This is the first installment of what I hope to be a series of stories from times long, long ago and far away.
It was going to be a fine spring, opening day of fishing in eastern Washington. I was probably six or seven. Dad got my younger brother and me up really early, before daylight. We loaded up the 55 Ford black and white two-door Crown Victoria and drove out into the country. The fishing gear, worms and moms sandwiches were all packed in the trunk with ease.
I don’t know where we went (I must have slept most of the way), but finally we parked. We got our fishing gear out of the trunk, it was barely light. We climbed over the rocks along the side of the road and were rewarded with a dark, deep lake in an old gravel quarry.
We climbed down the rocks to the side of the water and couldn’t wait to start fishing. I think Dad hooked all the worms.
The morning was cold but we started catching rainbow trout so we didn’t really notice. Nice ones about eight inches or so. The sun rose and the chill was replaced with a warmth and glimmer off the pond.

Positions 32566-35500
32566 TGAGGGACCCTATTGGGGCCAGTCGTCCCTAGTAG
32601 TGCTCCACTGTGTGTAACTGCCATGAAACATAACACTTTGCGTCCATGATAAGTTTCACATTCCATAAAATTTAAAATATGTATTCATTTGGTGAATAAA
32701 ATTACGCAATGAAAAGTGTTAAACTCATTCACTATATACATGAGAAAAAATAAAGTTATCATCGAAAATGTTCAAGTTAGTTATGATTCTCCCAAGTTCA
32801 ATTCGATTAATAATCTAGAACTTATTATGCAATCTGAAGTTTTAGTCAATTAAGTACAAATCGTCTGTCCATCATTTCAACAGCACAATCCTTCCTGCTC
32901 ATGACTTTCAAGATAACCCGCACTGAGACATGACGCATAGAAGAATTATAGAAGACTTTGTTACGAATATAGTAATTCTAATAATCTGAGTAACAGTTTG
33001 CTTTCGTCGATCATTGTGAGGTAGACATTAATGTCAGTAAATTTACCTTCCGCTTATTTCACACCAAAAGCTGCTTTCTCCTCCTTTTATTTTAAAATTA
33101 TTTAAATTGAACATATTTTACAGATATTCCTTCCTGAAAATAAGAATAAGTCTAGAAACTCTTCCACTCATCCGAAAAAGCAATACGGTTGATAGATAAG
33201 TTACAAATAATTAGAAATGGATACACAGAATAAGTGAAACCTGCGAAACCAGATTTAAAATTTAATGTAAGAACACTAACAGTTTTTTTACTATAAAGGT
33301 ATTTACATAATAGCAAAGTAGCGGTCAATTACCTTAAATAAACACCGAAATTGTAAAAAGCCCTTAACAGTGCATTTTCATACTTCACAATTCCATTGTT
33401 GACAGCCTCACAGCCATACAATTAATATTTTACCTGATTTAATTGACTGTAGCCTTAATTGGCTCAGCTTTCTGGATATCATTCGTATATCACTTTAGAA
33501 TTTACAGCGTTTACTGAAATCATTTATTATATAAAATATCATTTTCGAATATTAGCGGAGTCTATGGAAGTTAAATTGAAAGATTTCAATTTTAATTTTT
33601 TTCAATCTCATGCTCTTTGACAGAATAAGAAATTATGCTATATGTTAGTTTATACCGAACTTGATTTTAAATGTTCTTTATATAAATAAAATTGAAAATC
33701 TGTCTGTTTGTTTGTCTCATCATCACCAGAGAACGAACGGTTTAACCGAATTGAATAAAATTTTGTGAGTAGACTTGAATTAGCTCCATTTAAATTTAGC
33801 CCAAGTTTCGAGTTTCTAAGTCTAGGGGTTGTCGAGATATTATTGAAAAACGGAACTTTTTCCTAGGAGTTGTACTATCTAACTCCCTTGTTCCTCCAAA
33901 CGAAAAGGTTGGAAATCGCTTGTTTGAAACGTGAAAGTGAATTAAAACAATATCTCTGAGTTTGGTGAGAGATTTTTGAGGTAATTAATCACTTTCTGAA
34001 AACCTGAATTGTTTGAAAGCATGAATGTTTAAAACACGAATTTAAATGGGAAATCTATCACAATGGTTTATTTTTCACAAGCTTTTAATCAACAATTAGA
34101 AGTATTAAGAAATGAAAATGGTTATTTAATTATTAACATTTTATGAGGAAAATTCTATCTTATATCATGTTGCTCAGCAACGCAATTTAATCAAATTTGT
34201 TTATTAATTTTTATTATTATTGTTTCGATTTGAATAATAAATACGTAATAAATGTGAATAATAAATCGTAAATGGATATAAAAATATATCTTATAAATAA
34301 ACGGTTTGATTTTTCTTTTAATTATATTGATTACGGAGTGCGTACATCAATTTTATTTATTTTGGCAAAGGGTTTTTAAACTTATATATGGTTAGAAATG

But as the sun rose, my joy sank; both Dad and my brother had caught four fish each, I only had two. The time was rapidly approaching for us to pack up and go home. Finally, Dad made the call: “Time to go.”
In my frustration, I began to fling the worm out onto the pond, trying to snap it off so I would not have to touch it, I guess. After about three or four of these “casts” (my bamboo pole had about 20 feet of line, no reel) when to my great surprise and joy a trout bit. I pulled it in more excited than I can put into words. On top of catching the fish in this manner, it turned out to be one of the biggest fish we caught that day.
That was a good ending to a great fishing trip. We climbed back up the rocks to the car, loaded up, and started the trip home.
A few miles into the trip, a small thunder storm started to the right side of the car. As we drove I noticed it was raining on the right side of the car the wiper struggling to clear the water and the sun was shining on the driver’s side, the wiper squeeking on the dry surface. It was really cool, but kind of odd, something like the writer of this story.
I think we went fishing opening day nearly every year until I graduated from college about 16 years later. I can't remember for sure, but we likely had fried fish for dinner that night. I like trout but always make quite a show of removing all the bones.
3 years ago